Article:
For acquisitions made within the last 12 months, adjusted operating profit is an annualised measure.  For acquisitions made more than 12 months ago, adjusted operating profit is measured over the last 12 months.  ROAI is measured for 2 years following acquisition.

Purpose

This measure is used to evaluate the efficiency and returns achieved by the Group from its investments in recent material business acquisitions and allows users of the accounts to compare the relative performance of each acquisition made by the Group.  ROAI is measured over a two year period following acquisition.

 

Reconciliation/calculation

 

 

Howe Green

Ashland

Zoo

Profab

Reguitti

 

£m

$m

£m

£m

€m

Adjusted operating profit

1.2

17.0

3.6

0.4

1.5

 

 

 

 

 

 

Acquisition enterprise value

6.4

106.3

19.1

4.4

16.5

Change in controllable capital employed

0.6

(2.8)

(0.2)

(0.6)

2.7

 

7.0

103.5

18.9

3.8

19.2

ROAI

17.0%

16.4%

18.9%

10.5%

7.8%

Operating cash conversion and operational cash flow

Definition

Operational cash flow

Net cash generated from operations before income tax paid, exceptional costs cash settled in the year and pension contributions, and after proceeds on disposal of property, plant and equipment, payments to acquire property, plant and equipment and payments to acquire intangible assets.

Adjusted operational cash flow

Operational cash flow, less lease payments.

Operating cash conversion

Operational cash flow divided by adjusted operating profit.

Purpose

These measures are used to evaluate the cash flow generated by the business operations in order to pay down debt, return cash to shareholders and invest in acquisitions.  Cash conversion provides users of the accounts with a measure of the extent that the Group's profitability converts into cash.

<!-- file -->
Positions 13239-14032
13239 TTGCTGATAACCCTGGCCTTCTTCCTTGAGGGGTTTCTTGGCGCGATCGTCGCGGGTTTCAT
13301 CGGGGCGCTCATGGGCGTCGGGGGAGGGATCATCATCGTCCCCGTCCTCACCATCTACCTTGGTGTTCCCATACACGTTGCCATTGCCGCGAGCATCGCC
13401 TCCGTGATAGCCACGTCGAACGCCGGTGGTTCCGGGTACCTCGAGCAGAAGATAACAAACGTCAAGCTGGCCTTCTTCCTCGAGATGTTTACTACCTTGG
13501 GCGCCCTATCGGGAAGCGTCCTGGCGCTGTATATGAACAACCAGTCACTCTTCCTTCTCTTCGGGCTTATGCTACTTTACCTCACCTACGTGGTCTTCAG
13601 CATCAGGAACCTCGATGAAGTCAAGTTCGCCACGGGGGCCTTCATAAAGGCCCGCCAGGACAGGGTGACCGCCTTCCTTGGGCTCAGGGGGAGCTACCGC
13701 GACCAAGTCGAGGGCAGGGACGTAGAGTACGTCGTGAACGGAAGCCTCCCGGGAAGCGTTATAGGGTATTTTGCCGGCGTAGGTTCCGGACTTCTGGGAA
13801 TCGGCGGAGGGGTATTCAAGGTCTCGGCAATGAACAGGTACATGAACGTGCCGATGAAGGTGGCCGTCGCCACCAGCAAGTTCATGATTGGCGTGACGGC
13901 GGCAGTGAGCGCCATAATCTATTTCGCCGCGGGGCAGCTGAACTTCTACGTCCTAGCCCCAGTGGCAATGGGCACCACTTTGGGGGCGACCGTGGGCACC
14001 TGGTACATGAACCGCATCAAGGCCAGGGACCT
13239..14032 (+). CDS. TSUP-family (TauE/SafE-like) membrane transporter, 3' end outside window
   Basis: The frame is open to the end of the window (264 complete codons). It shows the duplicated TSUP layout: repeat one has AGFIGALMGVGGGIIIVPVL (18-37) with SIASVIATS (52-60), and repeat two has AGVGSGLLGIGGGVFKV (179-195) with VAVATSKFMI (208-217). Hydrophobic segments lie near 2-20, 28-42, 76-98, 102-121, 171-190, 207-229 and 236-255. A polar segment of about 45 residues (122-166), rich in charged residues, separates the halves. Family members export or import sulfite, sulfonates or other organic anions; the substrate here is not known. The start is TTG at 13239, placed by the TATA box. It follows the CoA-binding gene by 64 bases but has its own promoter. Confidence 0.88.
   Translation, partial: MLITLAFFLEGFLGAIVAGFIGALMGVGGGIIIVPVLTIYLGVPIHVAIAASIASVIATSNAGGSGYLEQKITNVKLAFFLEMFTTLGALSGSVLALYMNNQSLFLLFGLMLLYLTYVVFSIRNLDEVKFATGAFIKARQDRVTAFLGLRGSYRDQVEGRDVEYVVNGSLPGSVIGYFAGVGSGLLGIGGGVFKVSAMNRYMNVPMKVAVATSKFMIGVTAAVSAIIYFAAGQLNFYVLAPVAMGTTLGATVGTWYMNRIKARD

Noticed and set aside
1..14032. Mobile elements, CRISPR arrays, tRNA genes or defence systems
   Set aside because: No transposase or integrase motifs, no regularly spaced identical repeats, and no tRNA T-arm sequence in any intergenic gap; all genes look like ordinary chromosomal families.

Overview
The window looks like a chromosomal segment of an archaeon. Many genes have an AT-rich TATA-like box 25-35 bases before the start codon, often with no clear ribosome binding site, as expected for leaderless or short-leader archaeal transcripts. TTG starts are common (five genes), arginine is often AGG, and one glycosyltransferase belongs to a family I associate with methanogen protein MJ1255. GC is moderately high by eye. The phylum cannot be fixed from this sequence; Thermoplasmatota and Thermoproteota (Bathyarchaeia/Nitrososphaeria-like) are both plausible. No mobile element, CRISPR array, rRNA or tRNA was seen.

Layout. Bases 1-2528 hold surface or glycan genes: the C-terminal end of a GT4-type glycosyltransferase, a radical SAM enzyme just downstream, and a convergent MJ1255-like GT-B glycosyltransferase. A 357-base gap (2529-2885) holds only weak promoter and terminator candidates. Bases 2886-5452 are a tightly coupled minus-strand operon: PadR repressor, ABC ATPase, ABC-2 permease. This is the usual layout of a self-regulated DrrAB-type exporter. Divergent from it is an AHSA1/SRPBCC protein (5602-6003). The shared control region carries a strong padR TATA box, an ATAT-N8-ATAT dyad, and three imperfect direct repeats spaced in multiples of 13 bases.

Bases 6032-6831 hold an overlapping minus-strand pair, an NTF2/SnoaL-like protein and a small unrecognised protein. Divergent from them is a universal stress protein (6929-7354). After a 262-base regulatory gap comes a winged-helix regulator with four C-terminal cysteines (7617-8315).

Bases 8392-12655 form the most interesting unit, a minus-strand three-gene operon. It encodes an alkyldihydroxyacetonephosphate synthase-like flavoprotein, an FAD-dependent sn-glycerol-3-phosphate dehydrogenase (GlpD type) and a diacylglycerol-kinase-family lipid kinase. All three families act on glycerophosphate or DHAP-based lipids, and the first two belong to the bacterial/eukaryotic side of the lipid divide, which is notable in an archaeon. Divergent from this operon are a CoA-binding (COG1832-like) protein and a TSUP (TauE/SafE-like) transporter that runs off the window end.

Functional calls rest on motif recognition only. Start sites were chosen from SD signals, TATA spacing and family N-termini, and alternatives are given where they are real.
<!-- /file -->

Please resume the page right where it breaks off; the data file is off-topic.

Reconciliation/calculation

A reconciliation is included in the financial review on page 18.

 

Definitions and glossary of terms

Access 360

The Access Solutions business of ERA, constituting Bilco UK, Profab and Howe Green

APM

Alternative Performance Measure

ASEAN

Association of Southeast Asian Nations

Ashland or Ashland Hardware

Ashland Hardware Holdings Inc, acquired by AmesburyTruth on 15 March 2018

Bilco

The Bilco Company acquired by the Group's AmesburyTruth Division on 1 July 2016

bps

Basis points

CGU

Cash Generating Unit

EBITDA

Earnings before Interest, Taxation, Depreciation and Amortisation

EBT

Employee Benefit Trust

EMEAI

Europe, Middle East and Africa and India region

EPS

Earnings per Share

FENSA

A government-authorised scheme that monitors building regulation compliance for replacement windows and doors.

Giesse

Giesse Group acquired by the Group's Schlegel International Division on 7 March 2016.

Howe Green

Howe Green Limited acquired by the Group on 3 March 2017

IFRS

International Financial Reporting Standards

LIRA

Leading Indicator of Remodelling Activity published by the Joint Centre for Housing Studies of Harvard University

LTM

Last twelve months

M&A

Mergers and acquisitions

NAHB

The National Association of Home Builders

NPD

New Product Development

OEM

Original equipment manufacturer

PPE

Property, plant and equipment

Profab

Profab Access Solutions Limited acquired by ERA on 31 July 2018

Reguitti

Reguitti S.P.A acquired by SchlegelGiesse on 31 August 2018

RMI

Renovation, maintenance and improvement

Tyman

Any references to Tyman, the Group, or the Company refer to Tyman plc and its subsidiaries.

Y-cam

Y-cam Solutions Limited acquired by ERA on 18 February 2019

Zoo or Zoo Hardware

Zoo Hardware Limited acquired by ERA on 10 May 2018

 

Exchange rates

The following foreign exchange rates have been used in the financial information to translate amounts into Sterling:

Closing Rates:

2019

2018

US Dollars

1.3186

1.2736

Euros

1.1757

1.1128

Australian Dollars

1.8801

1.8055

Canadian Dollars

1.7164

1.7360

Brazilian Real

5.3005

4.9410

 

Average Rates:

2019

2018

US Dollars

1.2770

1.3350

Euros

1.1406

1.1302

Australian Dollars

1.8365

1.7862

Canadian Dollars

1.6943

1.7293

Brazilian Real

5.0371

4.8643

 

Roundings

Percentage numbers have been calculated using unrounded figures, which may lead to small differences in some figures and percentages quoted.